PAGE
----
Do you depend on your computer every day? If so, I hope
you’ve carefully thought about your choice of hardware and
software. Otherwise you'll end up unhappy when your computer
I'd like to explain why I rely on generic desktops and
laptops running free software to give me 100% availability.
They're a low-cost solution offering excellent security and
There are several strategies you could adopt for high availability. Some choose to pay more for higher quality equipment. Their bet is that this results in fewer failures. Others rely on vendors for support. They select a responsive company with a good reputation for service. Many prefer local support staff who are easily accessible. Here's a thoughtful article by a guy explaining why he picks iMacs for high availability.
I take a different approach. I use generic computers with all stock parts. Since they're so inexpensive I can keep several on hand. It’s easy to swap parts if necessary. PCs are highly standardized — so long as you acquire them with an eye to non-proprietary components. I open up and inspect every machine before I acquire it. (Watch it with laptops. Some vendors will mold their DVD drives to non-standard shapes or add proprietary plastic you have to fit on your hard disk to properly connect it.)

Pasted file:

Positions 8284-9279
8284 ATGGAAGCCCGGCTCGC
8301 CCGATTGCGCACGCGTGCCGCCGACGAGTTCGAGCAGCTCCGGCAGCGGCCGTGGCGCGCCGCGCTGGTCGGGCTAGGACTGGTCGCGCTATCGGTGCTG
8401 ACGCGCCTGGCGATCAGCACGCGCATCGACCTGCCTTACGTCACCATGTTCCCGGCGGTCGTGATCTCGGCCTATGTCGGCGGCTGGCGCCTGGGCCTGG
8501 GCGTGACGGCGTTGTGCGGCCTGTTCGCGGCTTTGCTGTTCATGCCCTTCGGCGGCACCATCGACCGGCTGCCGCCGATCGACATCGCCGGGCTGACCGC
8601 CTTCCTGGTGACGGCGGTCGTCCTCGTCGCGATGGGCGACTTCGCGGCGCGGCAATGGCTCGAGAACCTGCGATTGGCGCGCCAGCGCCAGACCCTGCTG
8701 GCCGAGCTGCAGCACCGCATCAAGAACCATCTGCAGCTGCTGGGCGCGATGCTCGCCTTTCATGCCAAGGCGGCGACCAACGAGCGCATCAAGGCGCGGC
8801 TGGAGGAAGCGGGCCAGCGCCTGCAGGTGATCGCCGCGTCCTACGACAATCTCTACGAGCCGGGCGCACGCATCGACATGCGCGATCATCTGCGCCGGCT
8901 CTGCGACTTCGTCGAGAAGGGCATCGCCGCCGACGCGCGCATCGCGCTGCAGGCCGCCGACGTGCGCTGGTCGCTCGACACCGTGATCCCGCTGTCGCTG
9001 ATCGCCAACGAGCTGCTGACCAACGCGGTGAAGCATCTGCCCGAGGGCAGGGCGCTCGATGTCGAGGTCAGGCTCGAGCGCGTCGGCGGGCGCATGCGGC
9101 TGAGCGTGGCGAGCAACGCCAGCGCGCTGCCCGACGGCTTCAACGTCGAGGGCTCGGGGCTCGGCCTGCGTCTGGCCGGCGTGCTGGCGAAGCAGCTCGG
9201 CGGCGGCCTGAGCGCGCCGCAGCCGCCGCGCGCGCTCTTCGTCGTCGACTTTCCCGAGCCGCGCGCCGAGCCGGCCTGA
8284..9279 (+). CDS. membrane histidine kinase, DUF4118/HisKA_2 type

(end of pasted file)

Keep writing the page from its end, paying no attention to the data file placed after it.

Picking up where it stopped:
For my self-service approach to work, you have to know how
to identify and remedy common hardware problems. That's not
hard. Anyone can do it with a little effort. I even wrote my
free Quick Guide to Fixing Computer Hardware
to show you how. The key is that you identify a problem,
then quickly swap in a replacement part.
Another change from years past is that you no longer need current hardware to run current software. I run all the common home and office apps with a few gig of memory and a dual core processor. That’s a five to ten year old machine. You can get an entire fleet of them for the cost of one hot new Microsoft Surface laptop.